Most current modalities of cancer treatment, Kwong says, have not been able to capitalize on differences, such as those between normal cells and cancer cells, between different subtypes of the same cancer, or even between the same type of cancer in different patients. Molecular profiles of tumors from two patients with lung cancer, for example, may reveal widely disparate genetic or proteomic profiles.
Kwongs laboratory is exploring targeted molecular therapies that focus on the changes that occur within apoptotic pathways that permit a normal cell to become a cancer cell. This research is an extension of work done in Kwongs previous laboratory at the University of Maryland, where he and his research team had identified notable differences in the regulation of proteins involved in the apoptotic pathways of normal and lung cancer cells. As he explains, apoptosis pathways are highly conserved intracellular mechanisms found in all cells, including cancerous ones.
Here at NCI, Kwongs group is pursuing experiments to determine how apoptosis is abnormally regulated in thoracic cancers. In addition, his laboratory is trying to determine whether inhibition of a group of proteins called IAPs (inhibitors of apoptosis) can either eliminate lung cancer cells outright or better sensitize them to other modes of cancer treatment.
A better understanding of the role of apoptosis in the establishment of lung cancer, Kwong believes, will guide the development of novel agents that manipulate the apoptotic pathway in favor of the cancer patient. These treatments might eliminate the cancer cells or render them more vulnerable to chemotherapy, radiation, or other existing molecular-targeted cancer treatments. Kwong hypothesizes that a multipronged molecular approach could, theoretically, convert even terminal metastatic disease into a chronic disease state in select cancer patients.
Basically, Kwong hopes to establish a more systematic understanding of lung cancer and other thoracic malignancies and to actively contributeboth at the bench and in the clinicto improving the standards of clinical care, optimizing current therapies, and developing new ones.
Helen Su is an NIAID tenure-track clinical investigator, having participated in NIAIDs new Clinical Research Transition Program, an initiative providing opportunities for physicians to gain clinical and translational research experience in association with an NIAID laboratory.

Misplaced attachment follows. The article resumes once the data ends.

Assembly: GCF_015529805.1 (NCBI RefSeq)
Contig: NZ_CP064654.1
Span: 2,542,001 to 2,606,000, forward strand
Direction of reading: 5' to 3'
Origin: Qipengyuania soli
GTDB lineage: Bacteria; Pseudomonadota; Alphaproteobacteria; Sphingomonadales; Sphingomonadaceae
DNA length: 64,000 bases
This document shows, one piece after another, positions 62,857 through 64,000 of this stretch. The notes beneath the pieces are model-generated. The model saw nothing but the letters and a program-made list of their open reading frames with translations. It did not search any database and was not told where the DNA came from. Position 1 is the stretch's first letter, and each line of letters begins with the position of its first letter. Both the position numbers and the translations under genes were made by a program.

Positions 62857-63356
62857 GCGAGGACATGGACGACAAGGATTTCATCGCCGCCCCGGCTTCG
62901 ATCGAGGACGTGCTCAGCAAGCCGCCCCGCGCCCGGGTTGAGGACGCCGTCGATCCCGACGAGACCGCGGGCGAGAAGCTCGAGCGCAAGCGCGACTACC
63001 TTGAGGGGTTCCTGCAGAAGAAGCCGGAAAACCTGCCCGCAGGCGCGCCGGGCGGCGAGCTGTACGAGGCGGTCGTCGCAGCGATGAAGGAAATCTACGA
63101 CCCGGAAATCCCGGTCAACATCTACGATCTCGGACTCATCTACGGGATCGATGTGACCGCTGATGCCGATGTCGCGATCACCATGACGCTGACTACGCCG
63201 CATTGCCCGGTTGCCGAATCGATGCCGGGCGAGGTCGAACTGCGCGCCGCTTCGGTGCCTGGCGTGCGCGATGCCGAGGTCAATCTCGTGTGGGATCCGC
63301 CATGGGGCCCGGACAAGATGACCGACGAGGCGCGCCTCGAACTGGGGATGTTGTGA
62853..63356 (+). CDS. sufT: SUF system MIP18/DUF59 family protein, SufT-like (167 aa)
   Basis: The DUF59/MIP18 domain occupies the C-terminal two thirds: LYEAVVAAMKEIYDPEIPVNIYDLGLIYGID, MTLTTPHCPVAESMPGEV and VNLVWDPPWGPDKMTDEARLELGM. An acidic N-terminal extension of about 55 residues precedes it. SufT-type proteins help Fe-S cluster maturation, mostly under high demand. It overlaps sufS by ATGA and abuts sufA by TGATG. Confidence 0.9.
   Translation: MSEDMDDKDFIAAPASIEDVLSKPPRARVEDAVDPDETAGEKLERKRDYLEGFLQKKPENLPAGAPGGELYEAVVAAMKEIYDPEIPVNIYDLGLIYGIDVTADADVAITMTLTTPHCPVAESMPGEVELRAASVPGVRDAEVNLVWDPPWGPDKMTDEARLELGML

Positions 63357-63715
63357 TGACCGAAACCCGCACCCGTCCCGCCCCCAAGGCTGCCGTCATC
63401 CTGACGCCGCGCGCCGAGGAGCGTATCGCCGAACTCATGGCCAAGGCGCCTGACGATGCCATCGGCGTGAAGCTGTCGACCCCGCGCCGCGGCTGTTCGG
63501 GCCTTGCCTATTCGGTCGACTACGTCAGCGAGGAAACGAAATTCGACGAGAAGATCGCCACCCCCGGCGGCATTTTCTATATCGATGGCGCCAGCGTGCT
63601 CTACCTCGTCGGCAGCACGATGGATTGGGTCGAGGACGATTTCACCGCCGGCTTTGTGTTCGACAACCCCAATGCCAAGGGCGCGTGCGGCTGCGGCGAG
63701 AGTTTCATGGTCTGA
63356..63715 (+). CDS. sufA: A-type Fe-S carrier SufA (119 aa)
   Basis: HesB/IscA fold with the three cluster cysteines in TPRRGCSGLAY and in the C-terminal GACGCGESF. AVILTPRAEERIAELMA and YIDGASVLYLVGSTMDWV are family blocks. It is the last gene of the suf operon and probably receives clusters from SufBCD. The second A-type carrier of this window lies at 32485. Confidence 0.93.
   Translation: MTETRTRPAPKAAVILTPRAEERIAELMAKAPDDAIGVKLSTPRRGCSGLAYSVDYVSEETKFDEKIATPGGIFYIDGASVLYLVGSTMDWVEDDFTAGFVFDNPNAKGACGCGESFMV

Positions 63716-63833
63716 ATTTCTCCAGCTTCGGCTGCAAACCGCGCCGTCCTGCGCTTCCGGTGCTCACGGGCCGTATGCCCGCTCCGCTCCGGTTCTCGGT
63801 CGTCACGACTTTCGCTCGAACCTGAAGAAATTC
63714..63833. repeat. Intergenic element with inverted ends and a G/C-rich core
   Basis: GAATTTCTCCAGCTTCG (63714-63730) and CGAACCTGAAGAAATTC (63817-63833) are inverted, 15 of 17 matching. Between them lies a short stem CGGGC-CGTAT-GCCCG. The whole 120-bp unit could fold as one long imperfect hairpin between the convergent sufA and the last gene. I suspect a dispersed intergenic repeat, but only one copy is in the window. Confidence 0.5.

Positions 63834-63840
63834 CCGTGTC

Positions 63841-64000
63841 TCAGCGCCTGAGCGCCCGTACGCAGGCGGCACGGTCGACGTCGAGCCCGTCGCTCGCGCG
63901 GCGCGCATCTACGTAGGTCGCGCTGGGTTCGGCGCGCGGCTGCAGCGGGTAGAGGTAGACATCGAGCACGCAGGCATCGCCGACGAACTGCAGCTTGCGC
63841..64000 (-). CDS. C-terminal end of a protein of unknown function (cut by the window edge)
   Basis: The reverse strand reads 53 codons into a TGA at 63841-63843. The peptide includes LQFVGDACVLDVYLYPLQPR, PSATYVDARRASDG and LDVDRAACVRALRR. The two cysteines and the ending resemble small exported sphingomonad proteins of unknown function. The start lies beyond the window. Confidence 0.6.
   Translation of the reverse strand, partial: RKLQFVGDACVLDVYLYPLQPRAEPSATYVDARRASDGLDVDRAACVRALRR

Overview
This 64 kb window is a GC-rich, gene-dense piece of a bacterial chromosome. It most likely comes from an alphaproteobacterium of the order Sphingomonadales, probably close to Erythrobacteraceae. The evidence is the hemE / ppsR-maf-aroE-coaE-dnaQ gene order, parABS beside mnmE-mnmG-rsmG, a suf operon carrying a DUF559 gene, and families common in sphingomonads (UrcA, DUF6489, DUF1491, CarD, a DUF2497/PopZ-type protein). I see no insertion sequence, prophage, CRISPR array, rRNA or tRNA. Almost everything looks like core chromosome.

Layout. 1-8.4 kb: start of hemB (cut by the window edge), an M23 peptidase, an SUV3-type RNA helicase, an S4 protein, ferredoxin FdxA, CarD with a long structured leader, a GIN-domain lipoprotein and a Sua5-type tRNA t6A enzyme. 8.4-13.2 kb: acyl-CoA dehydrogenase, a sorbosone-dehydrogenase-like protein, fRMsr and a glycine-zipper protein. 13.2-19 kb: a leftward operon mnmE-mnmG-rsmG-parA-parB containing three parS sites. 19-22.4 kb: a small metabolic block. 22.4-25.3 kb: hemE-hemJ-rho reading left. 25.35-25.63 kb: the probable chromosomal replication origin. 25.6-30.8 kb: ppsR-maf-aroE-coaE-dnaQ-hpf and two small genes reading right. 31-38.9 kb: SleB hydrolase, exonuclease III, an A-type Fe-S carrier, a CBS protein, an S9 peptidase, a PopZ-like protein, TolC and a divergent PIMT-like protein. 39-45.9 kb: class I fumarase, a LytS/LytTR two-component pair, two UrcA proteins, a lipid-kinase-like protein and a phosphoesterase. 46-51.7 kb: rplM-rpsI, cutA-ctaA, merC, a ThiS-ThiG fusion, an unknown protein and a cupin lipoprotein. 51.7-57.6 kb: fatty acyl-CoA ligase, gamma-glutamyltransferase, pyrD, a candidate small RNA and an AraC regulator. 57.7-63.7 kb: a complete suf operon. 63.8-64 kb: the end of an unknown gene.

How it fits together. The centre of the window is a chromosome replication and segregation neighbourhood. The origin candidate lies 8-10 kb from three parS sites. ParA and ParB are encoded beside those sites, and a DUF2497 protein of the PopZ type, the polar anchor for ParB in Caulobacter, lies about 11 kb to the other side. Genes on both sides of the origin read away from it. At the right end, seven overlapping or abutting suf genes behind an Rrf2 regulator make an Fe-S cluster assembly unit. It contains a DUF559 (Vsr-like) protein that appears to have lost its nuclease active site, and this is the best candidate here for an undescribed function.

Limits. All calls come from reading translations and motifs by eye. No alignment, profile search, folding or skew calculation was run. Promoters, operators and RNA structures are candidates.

She studies the human immune system, primarily through a protocol she developed involving patients with poorly characterized autoimmune disease and immunodeficiencies.
From 2002 until late 2006, Su worked first as a clinical fellow in allergy and immunology and later as an assistant clinical investigator under the mentorship of Michael Lenardo in the section on molecular development of the immune system in the Laboratory of Immunology, NIAID.
Su has a medical degree and doctorate from Brown University in Providence, R.I., where her research focused on host-virus interactions.
She became interested in the relationship between immunodeficiency and autoimmunity during her pediatric residency at St. Louis Childrens Hospital, where she saw what appeared to be healthy children suddenly consumed and killed by a hyperactive yet ineffectual immune response to normally innocuous pathogens.
As a clinical fellow at NIH, she studied patients with a variant of autoimmune lymphoproliferative syndrome called caspase-8 deficiency state (CEDS).
CEDS is characterized by autoimmunity and lymphocyte accumulation due to genetic mutations that interfere with the cell-death mechanism, as well as a profound immunodeficiency whose mechanism was previously unexplained.
In a 2005 Science article on which she was lead author, she and her colleagues reported how caspase-8, known to trigger apoptosis, also activates immune system cells via the gene transcription factor NF-kB (Science 307:1465–1468, 2005).
Su wants to understand the molecular mechanisms that regulate the human immune system and how their derangements cause disease.
The Clinical Center, she says, offers unparalleled access to a diverse patient population with similar immune disorders, as well as the resources to apply multiple methods—genetic, biochemical, and clinical—to plumb the causes of immune dysregulation.